Tennis History Tuesday
Bud Collins is perhaps the world’s best authority on the history of tennis. In his new book THE BUD COLLINS HISTORY OF TENNIS, Bud summarizes the Australian Open, which on January 19 in Melbourne. THE BUD COLLINS HISTORY OF TENNIS book ($35.95, New Chapter Press) features a comprehensive look at the Australian Open including championship scrolls and scores of all events, results from the singles quarterfinals onward and tournament records (that are even more comprehensive than the tournament’s record book and media guide!) For more information on the book, go to www.tennistomes.com.
Tennis had been played Down Under for 25 years before a national championship was organized in 1905 in Melbourne at the Warehousemen’s Ground-this four years after six British Colonies had come together as the Commonwealth of Australia. It was men only at first, as was the case with the U.S. and Wimbledon championships. The tournament was called the Australasian Championships, a cooperative venture with neighboring New Zealand, a country that also shared a Davis Cup team with the Aussies,
notably in the person of Kiwi Tony Wilding. Wilding and Aussie Norman Brookes won four Cups for Australasia: 1907-08-09, 14. New Zealand dropped from the alliance in 1922, and in 1927 this event became the Australian Championships.
Strikingly, the first champ in 1905, and 64 years later the first champ of the “Open” era were Rodneys: Rodney Heath, the initial victor over Arthur Curtis, 4-6, 6-3, 6-4, 6-4 in a field of 17; Rodney Laver, 6-3, 6-4, 7-5, over Spaniard Andres Gimeno in a field of
48 at Brisbane in 1969. In 1906, Wilding was the first foreigner to win, 6-0, 6-4, 6-4, over Francis Fisher in the champ’s hometown, Christchurch.
Not until 1922 did women enter the picture when 27-yearold Mall Molesworth beat 20-year-old Esna Boyd, 6-3, 10-8, in the final in Sydney. They played alongside the men, except for three separate tournaments, 1980-82. Dorothy Round, in 1935 at Melbourne, was the first female outsider as champion, beating Nancy Lyle in an all-English final, 1-6, 6-1, 6-3. Dorothy Bundy (now a Hall of Famer as Mrs. Cheney), was the first American woman to win, defeating Dorothy Stevenson, 6-3, 6-2, in 1938 at Adelaide. That year, another Yank, Don Budge, launched the original Grand Slam with a 6-4, 6-2, 6-1, victory over John Bromwich. The courts for the tournament were grass until 1988. Then a rubberized hard court surface called Rebound Ace complemented the new national tennis complex called Flinders Park (the name changed to Melbourne Park in 1998). Because that pavement became sticky on very hot summer days, it was replaced in 2008 by hard courts called plexicushion, colored blue rather than the customary green.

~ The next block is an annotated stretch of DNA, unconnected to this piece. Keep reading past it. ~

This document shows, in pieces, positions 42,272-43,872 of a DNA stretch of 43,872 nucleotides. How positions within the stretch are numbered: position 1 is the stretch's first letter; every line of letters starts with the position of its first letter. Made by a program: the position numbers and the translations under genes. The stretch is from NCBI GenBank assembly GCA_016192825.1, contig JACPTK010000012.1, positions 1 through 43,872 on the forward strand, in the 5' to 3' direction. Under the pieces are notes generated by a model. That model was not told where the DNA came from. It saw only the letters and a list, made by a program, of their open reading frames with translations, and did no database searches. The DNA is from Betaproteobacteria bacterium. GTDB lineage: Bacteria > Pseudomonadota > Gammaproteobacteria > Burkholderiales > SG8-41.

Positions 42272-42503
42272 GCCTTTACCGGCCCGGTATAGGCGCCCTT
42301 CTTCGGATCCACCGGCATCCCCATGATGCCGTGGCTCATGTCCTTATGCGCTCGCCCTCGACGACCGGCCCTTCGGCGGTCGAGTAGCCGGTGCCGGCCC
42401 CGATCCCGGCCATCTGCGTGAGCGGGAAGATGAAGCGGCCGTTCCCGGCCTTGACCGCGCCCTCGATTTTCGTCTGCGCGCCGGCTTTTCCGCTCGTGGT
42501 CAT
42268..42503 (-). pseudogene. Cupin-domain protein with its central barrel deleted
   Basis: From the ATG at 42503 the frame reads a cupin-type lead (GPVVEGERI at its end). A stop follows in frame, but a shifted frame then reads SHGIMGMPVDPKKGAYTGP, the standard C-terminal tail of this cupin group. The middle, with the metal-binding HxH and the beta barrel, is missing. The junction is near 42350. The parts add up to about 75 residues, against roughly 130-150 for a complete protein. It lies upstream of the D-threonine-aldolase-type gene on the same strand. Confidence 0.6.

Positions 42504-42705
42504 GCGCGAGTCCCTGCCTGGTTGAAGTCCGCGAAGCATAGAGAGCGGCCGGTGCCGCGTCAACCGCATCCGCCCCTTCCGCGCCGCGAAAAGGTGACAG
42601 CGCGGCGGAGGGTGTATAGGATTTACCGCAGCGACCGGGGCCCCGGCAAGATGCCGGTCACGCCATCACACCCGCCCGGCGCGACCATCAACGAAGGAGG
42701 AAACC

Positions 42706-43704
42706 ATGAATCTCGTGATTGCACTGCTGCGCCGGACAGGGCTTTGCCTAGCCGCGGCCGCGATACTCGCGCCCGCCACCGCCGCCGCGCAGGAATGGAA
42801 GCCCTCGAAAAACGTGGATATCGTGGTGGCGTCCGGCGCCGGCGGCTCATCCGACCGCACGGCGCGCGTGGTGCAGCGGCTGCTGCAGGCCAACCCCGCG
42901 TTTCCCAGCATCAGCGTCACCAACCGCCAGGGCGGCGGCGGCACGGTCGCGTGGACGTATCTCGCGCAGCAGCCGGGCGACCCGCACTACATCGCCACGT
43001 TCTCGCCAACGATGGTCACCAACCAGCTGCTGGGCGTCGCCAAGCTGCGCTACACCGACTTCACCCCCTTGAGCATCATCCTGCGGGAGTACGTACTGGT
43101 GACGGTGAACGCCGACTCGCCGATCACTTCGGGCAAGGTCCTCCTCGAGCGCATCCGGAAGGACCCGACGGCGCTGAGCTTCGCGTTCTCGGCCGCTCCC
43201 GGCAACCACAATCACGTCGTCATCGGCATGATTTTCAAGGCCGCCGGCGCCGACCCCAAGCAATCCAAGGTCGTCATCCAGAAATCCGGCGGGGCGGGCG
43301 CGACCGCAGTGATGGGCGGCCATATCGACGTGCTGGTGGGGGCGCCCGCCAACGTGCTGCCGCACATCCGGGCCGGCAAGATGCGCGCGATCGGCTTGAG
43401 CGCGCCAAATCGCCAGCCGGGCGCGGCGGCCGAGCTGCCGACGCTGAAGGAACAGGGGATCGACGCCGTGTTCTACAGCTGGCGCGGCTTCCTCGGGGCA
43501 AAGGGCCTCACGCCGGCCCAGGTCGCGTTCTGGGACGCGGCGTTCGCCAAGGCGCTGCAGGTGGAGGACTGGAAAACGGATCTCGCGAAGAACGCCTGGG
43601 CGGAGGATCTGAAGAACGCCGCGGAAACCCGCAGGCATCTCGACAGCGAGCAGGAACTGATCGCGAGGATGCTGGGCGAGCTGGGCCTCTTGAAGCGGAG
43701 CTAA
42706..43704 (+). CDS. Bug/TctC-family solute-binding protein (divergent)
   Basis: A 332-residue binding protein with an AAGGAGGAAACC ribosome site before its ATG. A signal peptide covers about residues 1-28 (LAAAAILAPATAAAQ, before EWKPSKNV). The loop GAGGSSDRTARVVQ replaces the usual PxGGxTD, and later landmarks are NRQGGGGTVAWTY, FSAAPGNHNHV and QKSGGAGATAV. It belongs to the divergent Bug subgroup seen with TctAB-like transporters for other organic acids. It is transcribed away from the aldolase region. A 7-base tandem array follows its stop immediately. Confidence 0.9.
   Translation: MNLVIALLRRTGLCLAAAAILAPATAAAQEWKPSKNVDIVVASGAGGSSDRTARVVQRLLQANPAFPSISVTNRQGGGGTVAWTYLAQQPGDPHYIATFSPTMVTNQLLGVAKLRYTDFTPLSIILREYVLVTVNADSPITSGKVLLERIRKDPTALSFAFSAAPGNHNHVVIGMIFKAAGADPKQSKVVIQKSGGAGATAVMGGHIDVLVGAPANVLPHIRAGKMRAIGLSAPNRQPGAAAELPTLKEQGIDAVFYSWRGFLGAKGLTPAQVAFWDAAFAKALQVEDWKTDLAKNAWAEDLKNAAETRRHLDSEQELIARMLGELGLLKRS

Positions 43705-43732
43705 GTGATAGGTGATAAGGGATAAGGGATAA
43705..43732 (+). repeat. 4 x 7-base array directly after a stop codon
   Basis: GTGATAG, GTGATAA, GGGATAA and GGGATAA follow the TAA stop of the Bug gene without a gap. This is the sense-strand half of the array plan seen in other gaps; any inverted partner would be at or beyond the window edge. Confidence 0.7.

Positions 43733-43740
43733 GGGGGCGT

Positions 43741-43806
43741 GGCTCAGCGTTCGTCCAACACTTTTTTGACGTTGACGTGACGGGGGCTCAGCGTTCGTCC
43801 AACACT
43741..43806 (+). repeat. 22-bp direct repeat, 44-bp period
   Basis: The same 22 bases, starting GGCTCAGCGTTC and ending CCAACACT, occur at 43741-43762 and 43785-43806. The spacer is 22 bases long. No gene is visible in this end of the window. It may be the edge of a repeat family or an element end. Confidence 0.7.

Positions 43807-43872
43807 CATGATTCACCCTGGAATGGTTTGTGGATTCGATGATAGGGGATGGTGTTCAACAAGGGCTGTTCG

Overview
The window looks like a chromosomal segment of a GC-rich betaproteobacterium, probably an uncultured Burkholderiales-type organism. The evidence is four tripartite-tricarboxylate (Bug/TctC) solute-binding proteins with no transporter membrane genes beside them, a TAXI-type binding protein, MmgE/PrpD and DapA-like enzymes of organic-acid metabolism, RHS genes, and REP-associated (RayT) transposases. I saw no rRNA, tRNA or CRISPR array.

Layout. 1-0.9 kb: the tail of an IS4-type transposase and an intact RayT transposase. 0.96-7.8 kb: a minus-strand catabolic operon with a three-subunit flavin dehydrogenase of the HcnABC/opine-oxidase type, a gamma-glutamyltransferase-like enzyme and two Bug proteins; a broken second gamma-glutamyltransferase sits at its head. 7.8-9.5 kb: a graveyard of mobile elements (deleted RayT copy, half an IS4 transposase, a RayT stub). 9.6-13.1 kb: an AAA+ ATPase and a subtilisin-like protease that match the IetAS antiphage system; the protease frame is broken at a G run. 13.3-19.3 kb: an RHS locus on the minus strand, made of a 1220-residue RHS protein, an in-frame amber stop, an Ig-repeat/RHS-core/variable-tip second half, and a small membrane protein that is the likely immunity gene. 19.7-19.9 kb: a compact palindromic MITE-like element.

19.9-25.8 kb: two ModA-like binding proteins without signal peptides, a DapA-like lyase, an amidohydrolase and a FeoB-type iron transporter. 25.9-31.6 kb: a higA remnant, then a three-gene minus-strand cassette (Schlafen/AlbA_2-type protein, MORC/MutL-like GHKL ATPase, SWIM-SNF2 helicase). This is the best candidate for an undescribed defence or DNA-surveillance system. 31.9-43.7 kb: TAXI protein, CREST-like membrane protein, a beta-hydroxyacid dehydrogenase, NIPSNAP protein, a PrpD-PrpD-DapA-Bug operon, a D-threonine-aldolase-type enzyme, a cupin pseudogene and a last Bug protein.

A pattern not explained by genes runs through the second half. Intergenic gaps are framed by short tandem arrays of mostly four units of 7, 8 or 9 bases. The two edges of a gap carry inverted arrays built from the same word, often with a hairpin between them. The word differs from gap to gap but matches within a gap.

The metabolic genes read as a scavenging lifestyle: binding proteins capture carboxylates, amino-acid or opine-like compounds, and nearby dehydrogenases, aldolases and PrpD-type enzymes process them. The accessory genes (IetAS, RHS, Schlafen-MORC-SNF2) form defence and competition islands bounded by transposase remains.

Though Melbourne has been the site of the tournament since 1972, it moved about often in earlier days among five Australian cities: Brisbane (1907, 15, 23, 56, 60, 64, 69); Sydney (1908, 19, 22, 25, 28, 31, 34, 37, 40, 47, 51, 54, 58, 62, 66, 70-71); Perth (1909, 13, 21); Adelaide (1910, 20, 26, 29, 32, 36, 38, 46, 49, 52, 55, 59, 63, 67); Melbourne (1911, 14, 24, 27, 30, 33, 35, 39, 48, 50, 53, 57, 61, 65, 68); and two in New Zealand: Christchurch (1906); Hastings (1912). Melbourne was the most successful host after the Kooyong Lawn Tennis Club erected a 12,000 seat concrete horseshoe in 1927. Stadia at White City, Sydney (1922), Memorial Drive, Adelaide (1920), and Milton Courts, Brisbane, were other prominent locations.
Australia, lagging behind the other three majors in prestige, interest, prize money and player fields, needed a lift and got a tremendous one in 1988 with christening of the attractive new playpen, Flinders/Melbourne Park. Modernity took over. Suddenly the Australian was the style-setter with a retractable roof for the principal stadium (named Rod Laver Arena in 1992), seating 14,820. In 2000, another such arena was added, the Vodafone Arena seating 11,000 and also with a retractable roof. The Aussies were ahead of the game with no bothersome rain-outs, nor TV networks stalled with nothing live to show. Strangely (obtusely?), Wimbledon and the U.S. weren’t respective copycats when the new Court 1 and Ashe Stadium were opened, respectively, in 1997.
Abandoned, as a big-time stop on the tour as Forest Hills had been in 1978, famed Kooyong (using temporary stands to pack in 17,500 for the 1953 Davis Cup final) settled into a comfortable private club existence. An attendance (140,000) was set for Kooyong’s farewell to the Open, 1987. That was quickly surpassed at Melbourne Park. In 2008, the event drew a record 605,735 fans.
Two championships were held in 1977 when the tournament moved from January to December dates, and no event was held in 1986 to readjust to the traditional January date. The tie-breaker was adopted in 1971, not in force for ultimate sets, the fifth for men, third for women.
Showing some reluctance in joining the “Open” era, the Australian was the last of the three majors to take the plunge, remaining amateur in 1968, then integrating with $25,000 in prize money the following year. That figure accelerated to $18,813,400 in 2008, prize money equally paid the women since 2001. Laver got $5,000 as the 1969 champ, Margaret Smith Court $1,500, a pittance compared with $1,217,930 in 2008 with singles winners Novak Djokovic and Maria Sharapova winning just shy of $1.2 million. The event’s championship cups honor the memory of two bygone champs, both Australian, Daphne Akhurst for the women and Norman Brookes for the men. Alas for the citizenry, no homebody has clung to that silver since Chris O’Neil in 1978 and Mark Edmondson in 1976.